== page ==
Hashtag activism, and a bit of shopping on the side

Posted by Flux on 

18 August 2014


If you’re a regular social media user, the hashtag (#) has become part and parcel of your online language. For the uninitiated, hashtags enable people to search for a topic of interest, or follow a breaking news story on social media platforms. A word or short phrase (without spaces) is prefixed with the number sign “#” (aka the hashtag) and posted in a tweet or photo upload. Once enough people use the same hashtag all content and conversations relating to the topic are then conveniently grouped within that hashtag, which then allows the user to follow other people’s postings or messages relating to that topic. For example, during the Oscar Pistorius trial the following hashtags were used: #OscarPistorius or #OscarTrial. By simply clicking on either of these hashtags or searching for them, the hashtag would lead the user directly to all the conversations relating to the trail.

The use of hashtags on social media started around 2007 and quickly gained popularity. But the real turning point was in 2009 when Twitter began to hyperlink all hashtags that people had posted in their tweets to Twitter search results. This enabled users to find, and go directly to a conversation or topic. This lead to the now common concept of “Trending Topics”, which are measured by hashtags that are being used the most on the Twitter platform.

Since then, the role of hashtags has evolved even further. As its core function is to direct people to a common conversation, it was inevitable that hashtags would be used to mobilize people for socio-political causes. The Occupy Wall Street movement in 2011 was a perfect example. Battered by a prolonged recession, residents of New York City (mostly young millennials) began protesting about the greed and corruption of the financial services sectors, as well as the influence large corporations had with government. #occupywallstreet became, not only the rallying hashtag for the protestors, but also the conduit of information for the somewhat disjointed crowds who wanted to take part in the protests.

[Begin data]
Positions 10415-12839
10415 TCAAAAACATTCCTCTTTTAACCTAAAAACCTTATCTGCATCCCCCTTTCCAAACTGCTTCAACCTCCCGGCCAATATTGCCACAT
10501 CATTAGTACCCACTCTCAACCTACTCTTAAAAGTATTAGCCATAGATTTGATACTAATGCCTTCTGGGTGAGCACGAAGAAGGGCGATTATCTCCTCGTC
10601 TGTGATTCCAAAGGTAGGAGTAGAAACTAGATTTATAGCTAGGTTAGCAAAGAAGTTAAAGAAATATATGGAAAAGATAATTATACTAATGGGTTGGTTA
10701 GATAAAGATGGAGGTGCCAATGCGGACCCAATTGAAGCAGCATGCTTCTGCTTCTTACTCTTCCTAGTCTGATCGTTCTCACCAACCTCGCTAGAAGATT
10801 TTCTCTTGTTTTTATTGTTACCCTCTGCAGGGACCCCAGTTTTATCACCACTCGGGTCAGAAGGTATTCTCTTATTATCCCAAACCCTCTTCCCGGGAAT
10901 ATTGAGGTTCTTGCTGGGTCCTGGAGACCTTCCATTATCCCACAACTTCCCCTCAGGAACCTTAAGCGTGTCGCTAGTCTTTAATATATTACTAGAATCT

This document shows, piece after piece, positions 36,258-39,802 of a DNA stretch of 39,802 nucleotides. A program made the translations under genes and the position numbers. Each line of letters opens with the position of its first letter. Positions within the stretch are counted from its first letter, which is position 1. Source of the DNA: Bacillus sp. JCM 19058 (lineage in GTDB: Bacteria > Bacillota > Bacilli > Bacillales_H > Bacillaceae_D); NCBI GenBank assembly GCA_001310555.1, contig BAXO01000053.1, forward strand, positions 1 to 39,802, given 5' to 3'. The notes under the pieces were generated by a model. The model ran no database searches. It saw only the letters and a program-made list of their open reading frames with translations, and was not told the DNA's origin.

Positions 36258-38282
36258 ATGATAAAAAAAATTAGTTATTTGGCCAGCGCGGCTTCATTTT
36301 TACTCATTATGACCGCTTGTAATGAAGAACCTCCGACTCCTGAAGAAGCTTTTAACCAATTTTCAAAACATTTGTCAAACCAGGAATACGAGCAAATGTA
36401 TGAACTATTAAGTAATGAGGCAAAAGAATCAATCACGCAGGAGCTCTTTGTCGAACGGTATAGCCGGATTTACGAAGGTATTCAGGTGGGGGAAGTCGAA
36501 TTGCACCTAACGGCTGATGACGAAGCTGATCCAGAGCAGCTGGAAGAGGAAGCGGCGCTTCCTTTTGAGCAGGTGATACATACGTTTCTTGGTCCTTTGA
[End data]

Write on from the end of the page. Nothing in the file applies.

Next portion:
The most recent, and possibly now the most well known, hashtag campaign is #bringbackourgirls, which started in response to the 200 schoolgirls kidnapped by Boko Haram in Nigeria. Ironically, Boko Haram responded with their own hashtag – #bringbackourboys – a reference to their detained members who’s freedom they were fighting for, and the reason they kidnapped the schoolgirls.

So while “hashtag activism” has become a new form of armchair protest and mobilization, the commercialisation of social media appears to be the next wave. Now you can shop using twitter and hashtags. The concept of social media commerce is in its embryonic stages, but is no doubt going to grow and evolve faster than you can type 140 characters.

Amazon, the online retail behemoth, has just introduced a new service that provides a glimpse of where social media commerce is going. If you have an Amazon account (and in the future most people on the planet are bound to have one) and also follow their twitter feed, you will receive notifications of new products being launched via their tweets. Should you be interested in a product, but are unsure of committing to the purchase or simply too busy to log into your account, you simply retweet that particular tweet and add the #amazoncart hashtag. Amazon then places that product immediately in your shopping cart, which you can then revisit at your convenience, and confirm or delete the item from your cart. It is an ingenious way of getting people to shop, not only impulsively but also while on the run.

Another forward thinking company is Starbucks, who are also dabbling with social media commerce. Their concept does not involve the use of hashtags but also uses twitter as a vehicle. Last year they introduced their “tweet a coffee” service, which is as ingenious as Amazon’s #amazoncart concept. If you are signed up to Starbuck’s pre-payment scheme (over 3 million people already have these accounts, which operates much like a debit card), you are able to buy a coffee for a friend just by using twitter. All you do is send a “tweet a coffee” message, with your friend’s twitter handle in the message, and he or she can redeem their coffee – at any Starbucks outlet, anywhere in the world – by simply showing the staff a Starbucks your tweet, and that coffee is then debited from your account.

These commercial applications for social media are still few and far between but signal an important shift in how social media is going to be used in the not too distant future. Twitter, in particular, has become both an effective social media platform for breaking news, but unfortunately, also a cyberspace refuge for twitter trolls who just want to vent or spew venom. Adding a shopping function to social media might just restore the more pleasant “social” aspect to these platforms.

By: Dion Chang

About Dion

Image credit: Gallo Images

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